MRI Forum 41
"Clearing the Heart, Seizing Time and Opportunity: European Allegorical Prints in Late Ming China and Literati's Reception"
- 11 June 2008
- Macau Ricci Institue
- 18:00 to 21:30
Eugenio Menegon (B.A. in Oriental Languages, University of Venice Ca Foscari, Italy; M.A. Asian Studies, University of California, Berkeley; Ph.D., History, University of California, Berkeley), Assistant Professor, Department of History, Boston University, Boston, USA. Eugenio Menegon teaches courses in Chinese history (pre-modern and modern periods) and in world history at Boston University (USA). His interests include Chinese-Western relations in late imperial times, Chinese religions and Christianity in China, Chinese science, and the intellectual history of Republican China. He has published a number of articles in various languages, and he is the author of an Italian-language biography of the Jesuit Giulio Aleni, a pioneer in cross-cultural and religious exchanges in China in the seventeenth century, entitled Un solo Cielo. Giulio Aleni S.J., 1582-1649. Geografia, arte, scienza, religione dall'Europa alla Cina, (One Heaven. Giulio Aleni S.J., 1582-1649. Geography, art, science, and religion from Europe to China, 1994). He was Research Fellow in Chinese Studies at the Katholieke Universiteit Leuven (Belgium) in 2002-2004 and An Wang Post-Doctoral Fellow at the Fairbank Center for Chinese Studies, Harvard University (2006-2007). His forthcoming book, entitled Ancestors, Virgins and Friars: Christianity as a Local Religion in Late Imperial China, centers on the life of Catholic communities in Fujian.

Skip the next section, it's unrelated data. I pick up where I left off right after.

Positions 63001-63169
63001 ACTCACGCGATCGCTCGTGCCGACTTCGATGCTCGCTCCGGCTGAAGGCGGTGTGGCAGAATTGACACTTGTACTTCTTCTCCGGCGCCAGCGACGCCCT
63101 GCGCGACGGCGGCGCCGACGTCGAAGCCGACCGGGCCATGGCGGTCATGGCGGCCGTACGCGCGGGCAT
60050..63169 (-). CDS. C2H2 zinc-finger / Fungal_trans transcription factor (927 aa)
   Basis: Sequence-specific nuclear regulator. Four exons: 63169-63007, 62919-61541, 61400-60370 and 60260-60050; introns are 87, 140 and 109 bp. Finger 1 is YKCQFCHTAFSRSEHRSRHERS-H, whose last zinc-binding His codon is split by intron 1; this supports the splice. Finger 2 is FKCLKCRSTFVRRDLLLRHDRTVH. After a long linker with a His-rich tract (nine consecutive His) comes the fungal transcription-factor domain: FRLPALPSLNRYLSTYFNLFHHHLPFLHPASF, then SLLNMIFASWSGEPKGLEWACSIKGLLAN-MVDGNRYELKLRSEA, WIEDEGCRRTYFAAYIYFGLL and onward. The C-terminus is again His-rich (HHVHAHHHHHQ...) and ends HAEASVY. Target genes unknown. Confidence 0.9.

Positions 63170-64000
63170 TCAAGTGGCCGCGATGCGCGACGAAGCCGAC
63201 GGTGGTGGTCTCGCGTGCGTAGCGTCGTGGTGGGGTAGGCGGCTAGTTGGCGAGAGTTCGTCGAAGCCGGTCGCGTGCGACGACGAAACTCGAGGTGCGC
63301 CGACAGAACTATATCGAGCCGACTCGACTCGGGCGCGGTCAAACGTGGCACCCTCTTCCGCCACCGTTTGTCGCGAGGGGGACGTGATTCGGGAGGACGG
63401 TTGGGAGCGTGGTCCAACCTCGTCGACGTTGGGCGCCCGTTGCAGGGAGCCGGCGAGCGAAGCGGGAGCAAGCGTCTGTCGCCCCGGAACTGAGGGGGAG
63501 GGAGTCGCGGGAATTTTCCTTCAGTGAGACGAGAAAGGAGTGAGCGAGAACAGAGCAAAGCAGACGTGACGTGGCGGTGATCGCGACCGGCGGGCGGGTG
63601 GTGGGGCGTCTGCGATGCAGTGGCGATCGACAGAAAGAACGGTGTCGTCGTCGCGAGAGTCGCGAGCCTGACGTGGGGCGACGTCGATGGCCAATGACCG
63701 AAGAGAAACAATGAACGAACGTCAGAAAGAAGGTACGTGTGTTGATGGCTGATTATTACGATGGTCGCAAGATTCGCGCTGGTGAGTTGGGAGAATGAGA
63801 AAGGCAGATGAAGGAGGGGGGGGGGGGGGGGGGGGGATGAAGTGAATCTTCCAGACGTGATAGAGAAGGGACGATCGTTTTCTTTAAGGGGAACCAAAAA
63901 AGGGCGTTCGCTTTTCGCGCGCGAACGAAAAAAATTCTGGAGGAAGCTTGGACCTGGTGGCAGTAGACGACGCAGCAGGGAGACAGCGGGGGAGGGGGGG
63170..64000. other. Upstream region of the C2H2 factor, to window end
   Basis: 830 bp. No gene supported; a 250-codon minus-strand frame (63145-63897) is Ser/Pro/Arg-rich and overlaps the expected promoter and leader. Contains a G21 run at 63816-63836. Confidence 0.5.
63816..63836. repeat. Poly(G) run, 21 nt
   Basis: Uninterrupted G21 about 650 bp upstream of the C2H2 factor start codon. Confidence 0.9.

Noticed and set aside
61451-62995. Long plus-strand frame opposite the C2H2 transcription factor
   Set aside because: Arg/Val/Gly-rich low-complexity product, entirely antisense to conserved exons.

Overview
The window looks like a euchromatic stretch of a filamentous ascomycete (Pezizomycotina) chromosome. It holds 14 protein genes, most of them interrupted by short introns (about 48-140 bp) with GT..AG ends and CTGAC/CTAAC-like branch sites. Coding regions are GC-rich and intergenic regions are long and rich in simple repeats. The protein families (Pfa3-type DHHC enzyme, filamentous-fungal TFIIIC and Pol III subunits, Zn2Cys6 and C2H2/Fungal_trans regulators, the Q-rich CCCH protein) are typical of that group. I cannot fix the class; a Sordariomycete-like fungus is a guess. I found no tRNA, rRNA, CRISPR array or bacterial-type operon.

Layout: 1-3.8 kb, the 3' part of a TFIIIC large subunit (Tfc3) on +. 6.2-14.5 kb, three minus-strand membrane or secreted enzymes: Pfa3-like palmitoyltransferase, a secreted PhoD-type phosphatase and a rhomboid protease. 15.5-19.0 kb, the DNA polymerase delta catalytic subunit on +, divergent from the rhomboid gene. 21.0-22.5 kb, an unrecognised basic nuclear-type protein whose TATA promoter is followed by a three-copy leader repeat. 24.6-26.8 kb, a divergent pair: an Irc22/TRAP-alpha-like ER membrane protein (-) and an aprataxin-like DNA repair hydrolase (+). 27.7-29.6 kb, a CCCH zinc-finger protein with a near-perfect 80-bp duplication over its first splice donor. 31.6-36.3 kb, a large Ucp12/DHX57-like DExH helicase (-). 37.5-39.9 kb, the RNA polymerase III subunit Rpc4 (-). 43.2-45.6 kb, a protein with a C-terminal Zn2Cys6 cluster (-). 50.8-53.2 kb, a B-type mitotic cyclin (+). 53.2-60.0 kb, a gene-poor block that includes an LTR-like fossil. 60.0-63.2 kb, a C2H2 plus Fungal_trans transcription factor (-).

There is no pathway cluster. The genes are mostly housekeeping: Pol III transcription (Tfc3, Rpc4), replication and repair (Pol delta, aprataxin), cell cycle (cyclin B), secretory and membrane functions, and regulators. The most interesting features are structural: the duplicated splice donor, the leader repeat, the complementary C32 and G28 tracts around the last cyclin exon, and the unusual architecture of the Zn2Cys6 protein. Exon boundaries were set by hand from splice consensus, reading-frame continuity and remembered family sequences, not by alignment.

The role of images in European-Chinese relations has been overshadowed by discussions of artistic influence on the Chinese tradition, focussing on the introduction of pictorial techniques such as chiaroscuro and linear perspective. Undeniably, the Jesuit missionaries used European oil paintings and engravings to impress their literati audiences and the imperial court, and European pictorial conventions exerted a limited influence in China. However, religious images also played an important role in the propagation of the Christian faith and of Western symbols. Missionaries directly imported religious paintings, prints, and books with illustrations, either to use them during their tours of preaching as visual materials, to distribute them to converts for worship, or to place them in churches. They also commissioned local artists with the production of paintings and woodblock prints, inspired by European models. These practices were rather universal in the Chinese mission, and flourished especially in core economic areas, like Jiangnan and Fujian. Today little is left of this visual production of religious subjects, mainly preserved in a handful of Chinese Christian texts containing religious images. The best examples are the late Ming series of religious images in Giulio Aleni’s Tianzhu chuxiang jingjie (“Illustrated Explanation of the Lord of Heaven’s Incarnation,” Fujian, 1637) and Adam Schall’s Jincheng shuxiang (“Illustrated Text Presented to His Majesty,” Beijing, 1640). However, traces of the images circulating in the China mission can also be found in written sources, both Chinese and Western. Among such Chinese sources is an extraordinary book, the Kouduo richao (“Diary of oral admonitions,” ca. 1640) compiled by Fujianese Christian literati in the 1630s to record the activities of the Italian Jesuit Giulio Aleni (1582-1649) and some of his companions in Fujian. The text occasionally mentions that missionaries showed religious pictures to Christians. In particular, it offers a detailed description of two series of images on moral self-cultivation and the importance of time, that the Polish-Lithuanian Jesuit Andrius Rudamina (Lu Ande; 1596-1632), one of the confreres of Aleni in Fujian, showed to literati in 1631. The identification of these prints mentioned in the Kouduo richao is significant. First, it increases the size of the iconographic body of European images that scholars have positively identified as being transmitted to China. Secondly, it gives an idea of how these images were shown and explained to Chinese converts, a glimpse into evangelization methods through visual aids rarely afforded by sources, and a mirror of Chinese literati's reactions to foreign ideas and symbols.